Occupied Germany, which consisted of around seven million more women than of men, with over three million men killed in the war and over a little more than double as many men in POW camps, likely shared experiences with Scarlett and her beloved home, Tara.  Homes were raided and looted, women were forced to evacuate and faced homelessness, and were subject to rape.  Following these experiences, women (and children) were left to deal with hunger, despair, disease and poverty.  
In “Gone with the Wind”, Scarlett declares “As God is my witness, I’ll never be hungry again”.  Scarlett resolves to do whatever is necessary to survive with enough food and resources, no matter the lengths she must go to in order to ensure the outcome.  When all her luxuries are destroyed and she is forced to survive on her own, Scarlett doesn’t give up, she becomes more resourceful by growing her own crops, marrying her sister’s boyfriend to obtain cash, and even commits murder.  After being raped, going hungry, and losing her parents and her daughter, Scarlett comes out on top and never gives up.
Cooper says that rations in Germany fell to half, or, in some areas, less than half of an adult’s daily required caloric intake, leaving Germany’s women to farm, barter for food and steal if necessary.  German women were forced into bribery and the black market as well, when between 1946 and 1947, extreme cold left over 60,000 dead from hypothermia and starvation.  Others traded their bodies for shelter, food and warmth, Cooper adds.  With the overall tone of women’s suffering and their ensuing survival, Cooper says that “Gone With the Wind” connected with German women in particular for its underlying story of a defeated South, another losing side in recent history.  
was when Kings became rulers.  Paine refers several times to “bad kings”, “ruffians”, “sin” and calls William the Conqueror a “French bastard” who was actually a “paltry rascally original”.
    During World War I, many different poems were written, each reflecting different emotions as well as different sides on overall views of war.  One,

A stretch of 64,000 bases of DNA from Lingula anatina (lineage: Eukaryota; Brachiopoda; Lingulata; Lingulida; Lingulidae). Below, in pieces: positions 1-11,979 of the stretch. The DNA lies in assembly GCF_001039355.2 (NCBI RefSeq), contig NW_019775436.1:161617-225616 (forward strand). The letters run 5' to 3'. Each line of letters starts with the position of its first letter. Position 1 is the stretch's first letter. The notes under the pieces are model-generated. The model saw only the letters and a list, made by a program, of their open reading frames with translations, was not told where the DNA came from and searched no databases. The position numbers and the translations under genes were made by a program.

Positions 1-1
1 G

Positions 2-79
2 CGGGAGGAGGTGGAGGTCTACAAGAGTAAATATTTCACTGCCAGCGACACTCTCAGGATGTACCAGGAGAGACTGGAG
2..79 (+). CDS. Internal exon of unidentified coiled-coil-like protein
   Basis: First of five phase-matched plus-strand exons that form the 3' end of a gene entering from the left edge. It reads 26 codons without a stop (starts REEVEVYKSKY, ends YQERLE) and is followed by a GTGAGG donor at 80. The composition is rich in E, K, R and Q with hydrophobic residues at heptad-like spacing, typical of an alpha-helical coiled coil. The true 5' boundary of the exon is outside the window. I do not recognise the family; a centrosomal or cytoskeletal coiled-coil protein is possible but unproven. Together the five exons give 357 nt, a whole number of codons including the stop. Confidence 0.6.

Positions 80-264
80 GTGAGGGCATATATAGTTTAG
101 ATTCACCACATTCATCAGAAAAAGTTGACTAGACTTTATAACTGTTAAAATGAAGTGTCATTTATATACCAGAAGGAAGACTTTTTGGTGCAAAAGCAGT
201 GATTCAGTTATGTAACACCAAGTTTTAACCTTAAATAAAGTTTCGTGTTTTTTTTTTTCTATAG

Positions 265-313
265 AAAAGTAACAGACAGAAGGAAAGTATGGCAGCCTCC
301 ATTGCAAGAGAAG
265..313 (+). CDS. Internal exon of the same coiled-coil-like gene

was written by John McRae and published in 1915.  Written in response to lives lost in Flanders, Belgium, from battles during World War I, the poem seeks to unite the living with the lost lives of the fallen.  As the fallen lie “in Flander’s Fields”, the writer reminds the reader that they too must pick up the torch and fight on in their stead.  In this poem, poppies have popped up throughout the field, decorating “rows and rows'' of dead soldiers’ graves.  While larks ``bravely” sing above the field, red poppies mark the field in remembrance.  The final stanza speaks to the need for those still alive to take up the torch and carry on, or else the fallen will “never sleep”.  Stationed in Flanders, Belgium at the beginning of the war, one of McRae’s friends was killed in the war and the following day, McRae saw a battlefield marked with lines of graves and rows of poppies.  This was the inspiration for his poem.
    Another poem written during World War I painted a much different view of war than the glorious, hauntingly beautiful images portrayed in “In Flanders Fields”.  


Works Cited
McCrae, Lieut.Col.John D, author. 
. Adam Matthew Digital, 2011.

Debra Nash-Chambers (2015) 
Memorializing Lieutenant-Colonel John McCrae Civic Commemoration and the 100th Anniversary of “In Flanders Fields”," Canadian Military History: Vol. 24: Iss. 1, Article 12.
Oliver, Emily. “‘Heaven Help the Yankees if They Capture You’”: Women Reading Gone with the Wind in Occupied Germany.” 
, vol. 71, no. 2, Apr. 2018, pp. 193–214.
 RAWLINSON, KERRY. “In Flanders’ Shadow (with In Flanders Fields by Lt. Col. John Mcrae).” 
, vol. 26, Jan. 2014, pp. 1–2. 
Stephen Benz. “The Poet as Rhetor: A Reading of Wilfred Owen’s ‘Dulce et Decorum Est.’” 
, vol. 41, no. 3, Apr. 2018, pp. 1–17. 
, doi:10.2979/jmodelite.41.3.01.